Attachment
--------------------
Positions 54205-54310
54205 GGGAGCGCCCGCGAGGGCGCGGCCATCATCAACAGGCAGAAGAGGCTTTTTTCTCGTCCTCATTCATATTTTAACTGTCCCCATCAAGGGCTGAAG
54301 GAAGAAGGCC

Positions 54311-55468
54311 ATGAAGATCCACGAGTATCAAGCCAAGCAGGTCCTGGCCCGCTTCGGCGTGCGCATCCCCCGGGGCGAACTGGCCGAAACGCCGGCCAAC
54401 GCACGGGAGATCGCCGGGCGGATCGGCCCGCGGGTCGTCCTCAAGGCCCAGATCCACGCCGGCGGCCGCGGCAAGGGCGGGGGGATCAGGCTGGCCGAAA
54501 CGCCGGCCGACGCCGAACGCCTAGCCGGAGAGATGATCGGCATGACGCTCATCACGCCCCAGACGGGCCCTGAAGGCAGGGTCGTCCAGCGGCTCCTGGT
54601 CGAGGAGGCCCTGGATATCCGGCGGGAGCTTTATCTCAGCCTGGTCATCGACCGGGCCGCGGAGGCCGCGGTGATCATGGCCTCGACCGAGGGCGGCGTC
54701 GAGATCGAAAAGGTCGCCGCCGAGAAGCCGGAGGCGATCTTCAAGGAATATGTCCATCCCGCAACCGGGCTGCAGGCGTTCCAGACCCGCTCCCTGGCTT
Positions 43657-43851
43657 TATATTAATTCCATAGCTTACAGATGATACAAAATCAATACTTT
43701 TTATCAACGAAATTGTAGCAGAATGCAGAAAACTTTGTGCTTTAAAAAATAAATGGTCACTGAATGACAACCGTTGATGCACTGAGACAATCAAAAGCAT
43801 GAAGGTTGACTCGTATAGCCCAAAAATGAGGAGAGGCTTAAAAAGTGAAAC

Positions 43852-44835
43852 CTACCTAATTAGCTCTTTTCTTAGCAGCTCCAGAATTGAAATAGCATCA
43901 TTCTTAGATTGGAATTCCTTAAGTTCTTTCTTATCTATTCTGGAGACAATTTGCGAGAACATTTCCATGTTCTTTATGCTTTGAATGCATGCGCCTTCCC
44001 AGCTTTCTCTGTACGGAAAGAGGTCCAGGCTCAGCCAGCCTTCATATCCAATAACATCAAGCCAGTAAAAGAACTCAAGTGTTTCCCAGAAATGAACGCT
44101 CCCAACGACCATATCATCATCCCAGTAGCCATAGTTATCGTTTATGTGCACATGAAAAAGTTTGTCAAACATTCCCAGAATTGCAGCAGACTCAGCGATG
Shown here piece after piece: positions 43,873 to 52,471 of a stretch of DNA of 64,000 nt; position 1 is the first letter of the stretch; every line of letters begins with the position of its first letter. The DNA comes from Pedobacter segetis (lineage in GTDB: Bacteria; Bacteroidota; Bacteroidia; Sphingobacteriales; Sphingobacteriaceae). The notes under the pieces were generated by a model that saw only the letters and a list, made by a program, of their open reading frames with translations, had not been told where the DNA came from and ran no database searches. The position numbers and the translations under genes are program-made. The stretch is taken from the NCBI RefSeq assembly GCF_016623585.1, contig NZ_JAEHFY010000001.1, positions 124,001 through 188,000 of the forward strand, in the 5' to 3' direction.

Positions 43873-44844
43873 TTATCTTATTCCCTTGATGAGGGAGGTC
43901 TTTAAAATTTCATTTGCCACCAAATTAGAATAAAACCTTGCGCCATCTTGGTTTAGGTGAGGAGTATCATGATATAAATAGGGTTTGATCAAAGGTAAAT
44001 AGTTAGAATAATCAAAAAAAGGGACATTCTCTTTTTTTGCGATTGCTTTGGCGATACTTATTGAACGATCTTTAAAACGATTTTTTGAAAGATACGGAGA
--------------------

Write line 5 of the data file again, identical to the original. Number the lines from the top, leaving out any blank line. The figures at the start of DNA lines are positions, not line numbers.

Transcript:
54311 ATGAAGATCCACGAGTATCAAGCCAAGCAGGTCCTGGCCCGCTTCGGCGTGCGCATCCCCCGGGGCGAACTGGCCGAAACGCCGGCCAAC